Hong Kong Politics & Protest

Business tycoon Li Ka-shing’s visit to Beijing’s Hong Kong office sparks speculation over leadership race

Hong Kong’s richest man was seen visiting the China Liaison Office – Beijing’s organ in Hong Kong – on Wednesday, sparking speculation over whether the visit was related to next month’s chief executive election.

In a video captured by digital media outlet Passion Times, tycoon Li Ka-shing is seen exiting the Liaison Office in Sai Wan alongside his two sons, Victor Li Tzar-kuoi and Richard Li Tzar-kai. Liaison Office Director Zhang Xiaoming was seen sending off the trio at the front door.

li ka shing zhang xiaoming

Zhang Xiaoming (L), Li Ka-shing (R). File Photo: Stand News/Wikicommons.

According to Passion Times, Li spent about 40 minutes at the office, though the purpose of the visit remains unknown.

A number of local newspapers cited sources as saying that Li and his sons were only paying Lunar New Year’s visits to personnel at the Liaison Office. The tradition of the China Liaison Office meeting with the Li family at the beginning of every Lunar New Year existed even before the office was established, according to the reports.

Before the China Liaison Office came into existence in 2000, the Xinhua or New China News Agency represented the Chinese government in the territory.

Pro-Beijing newspaper Sing Tao claimed that the meeting was unrelated to the chief executive race. During the meeting, Zhang introduced the new deputy director Tan Tieniu to the Li family, the paper said.

Speculation

But the timing of the meeting continued to raise questions over whether the Liaison Office wanted to solicit support from the Li family for chief executive candidate Carrie Lam. It is thought that the office has an interest in seeing Lam become the city’s next leader, partly owing to her commitment to adopting the governance style of incumbent leader Leung Chun-ying.

carrie lam

Carrie Lam. Photo: Kris Cheng/HKFP.

Analysts say that, unlike sectors such as the rural committee, the business sector has not come to a consensus as to whether to support Lam. The former chief secretary may have a tougher time than her rival and ex-finance chief John Tsang in securing votes from Election Committee members from the business sector, the analysts argue.

The Li family has not publicly stated their position on the leadership race, but local media speculate that the tycoon family’s public support for a candidate would have a notable influence on other Election Committee members representing the business sector.

Last month, Lam was quoted as saying in a closed-door meeting that she was not a socialist and believed in the free market. She has since met with a number of business associations and property developers. Sing Tao cited sources on Thursday as saying that leaders of developer Henderson Land had promised to give all of their six votes to Lam.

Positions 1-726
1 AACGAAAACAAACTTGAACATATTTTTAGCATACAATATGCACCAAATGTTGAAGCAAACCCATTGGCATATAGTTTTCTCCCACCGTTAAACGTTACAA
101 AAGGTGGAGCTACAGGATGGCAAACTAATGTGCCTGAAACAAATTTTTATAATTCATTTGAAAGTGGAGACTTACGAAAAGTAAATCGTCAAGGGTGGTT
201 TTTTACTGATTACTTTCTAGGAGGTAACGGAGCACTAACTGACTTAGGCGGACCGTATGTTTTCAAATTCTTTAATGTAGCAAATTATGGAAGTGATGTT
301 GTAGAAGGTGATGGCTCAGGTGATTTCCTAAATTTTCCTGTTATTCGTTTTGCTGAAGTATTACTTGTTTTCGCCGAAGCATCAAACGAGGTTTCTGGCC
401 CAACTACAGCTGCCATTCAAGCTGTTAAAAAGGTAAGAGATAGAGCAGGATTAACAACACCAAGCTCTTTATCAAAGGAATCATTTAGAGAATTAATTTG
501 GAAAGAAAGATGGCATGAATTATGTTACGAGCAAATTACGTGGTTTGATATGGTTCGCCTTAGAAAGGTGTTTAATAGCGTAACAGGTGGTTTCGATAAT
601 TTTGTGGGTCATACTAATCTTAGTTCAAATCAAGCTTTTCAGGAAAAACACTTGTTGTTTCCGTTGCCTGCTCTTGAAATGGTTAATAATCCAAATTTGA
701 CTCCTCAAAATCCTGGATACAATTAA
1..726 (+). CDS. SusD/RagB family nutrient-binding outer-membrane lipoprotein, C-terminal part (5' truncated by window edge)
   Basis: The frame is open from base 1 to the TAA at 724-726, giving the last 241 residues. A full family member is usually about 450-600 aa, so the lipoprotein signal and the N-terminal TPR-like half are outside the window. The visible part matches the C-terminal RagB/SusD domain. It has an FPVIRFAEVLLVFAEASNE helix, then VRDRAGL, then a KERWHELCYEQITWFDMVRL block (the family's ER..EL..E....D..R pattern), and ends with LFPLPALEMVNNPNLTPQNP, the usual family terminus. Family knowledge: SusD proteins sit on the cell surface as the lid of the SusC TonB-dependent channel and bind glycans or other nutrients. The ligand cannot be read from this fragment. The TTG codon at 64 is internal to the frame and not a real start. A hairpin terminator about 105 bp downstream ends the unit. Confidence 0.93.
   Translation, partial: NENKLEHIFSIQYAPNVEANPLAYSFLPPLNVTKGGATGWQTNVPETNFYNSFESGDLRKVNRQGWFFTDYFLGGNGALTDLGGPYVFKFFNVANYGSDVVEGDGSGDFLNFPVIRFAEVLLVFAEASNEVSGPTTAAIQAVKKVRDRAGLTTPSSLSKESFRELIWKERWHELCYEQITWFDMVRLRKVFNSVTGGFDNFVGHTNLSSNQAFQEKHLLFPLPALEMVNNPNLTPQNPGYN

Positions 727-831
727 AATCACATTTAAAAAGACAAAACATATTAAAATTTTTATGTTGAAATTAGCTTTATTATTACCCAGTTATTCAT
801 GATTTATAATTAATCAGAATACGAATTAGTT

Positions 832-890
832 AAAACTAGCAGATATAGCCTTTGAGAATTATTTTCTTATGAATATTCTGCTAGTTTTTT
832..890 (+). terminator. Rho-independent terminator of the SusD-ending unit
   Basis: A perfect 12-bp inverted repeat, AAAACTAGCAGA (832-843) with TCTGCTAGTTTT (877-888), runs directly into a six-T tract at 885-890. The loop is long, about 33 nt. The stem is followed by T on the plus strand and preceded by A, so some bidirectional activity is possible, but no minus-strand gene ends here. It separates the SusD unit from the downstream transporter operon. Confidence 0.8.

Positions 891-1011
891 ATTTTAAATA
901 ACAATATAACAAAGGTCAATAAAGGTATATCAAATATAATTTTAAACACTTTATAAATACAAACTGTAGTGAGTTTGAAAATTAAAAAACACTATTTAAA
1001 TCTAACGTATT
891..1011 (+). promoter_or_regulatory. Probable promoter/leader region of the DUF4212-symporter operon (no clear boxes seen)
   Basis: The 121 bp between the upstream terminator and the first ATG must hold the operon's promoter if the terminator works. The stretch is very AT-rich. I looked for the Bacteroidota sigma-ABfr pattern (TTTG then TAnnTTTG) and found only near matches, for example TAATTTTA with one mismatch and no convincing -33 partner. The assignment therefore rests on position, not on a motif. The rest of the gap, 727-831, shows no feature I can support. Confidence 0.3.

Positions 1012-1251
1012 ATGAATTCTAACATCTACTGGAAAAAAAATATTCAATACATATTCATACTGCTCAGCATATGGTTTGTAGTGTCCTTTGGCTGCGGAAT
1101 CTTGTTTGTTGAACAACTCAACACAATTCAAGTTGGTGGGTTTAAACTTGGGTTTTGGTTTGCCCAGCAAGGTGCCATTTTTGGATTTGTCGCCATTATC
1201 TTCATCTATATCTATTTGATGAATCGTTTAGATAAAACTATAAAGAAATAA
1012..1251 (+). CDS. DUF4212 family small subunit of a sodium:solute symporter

‘Visible hand’

As the chief executive election nears, some lawmakers have raised concerns about the China Liaison Office’s interference in the city’s internal affairs. IT sector lawmaker Charles Mok claimed that that several pro-democracy electors have been receiving phone calls campaigning for Lam from either the China Liaison Office or “intermediaries familiar with the Chinese side.”

chief executive election

File photo: HKFP.

Meanwhile, lawmakers Michael Tien of the New People’s Party and Felix Chung Kwok-pan of the Liberal Party also complained about phone calls campaigning for Lam.

Last month, Tien complained that the “invisible hand” behind the leadership race had become increasingly visible. He later denied that the call he had received was from the Liaison Office, but said it was from a “very influential heavyweight.”

See also: I can’t refuse phone calls from Beijing’s Hong Kong office, lawmaker Michael Tien says

In response to growing concerns over China’s meddling in local elections, leadership hopeful and ex-judge Woo Kwok-hing updated his platform last week to include the legislation of Article 22 of the Basic Law. The provision stipulates that no Chinese government bodies may interfere in Hong Kong’s internal affairs.

The nomination period for the small-circle chief executive race runs from February 14 to March 1. The main contenders include Lam, Tsang, Woo, and lawmaker Regina Ip.

The election takes place on March 26.

Comments

Business tycoon Li Ka-shing's visit to Beijing's Hong Kong office sparks speculation over leadership race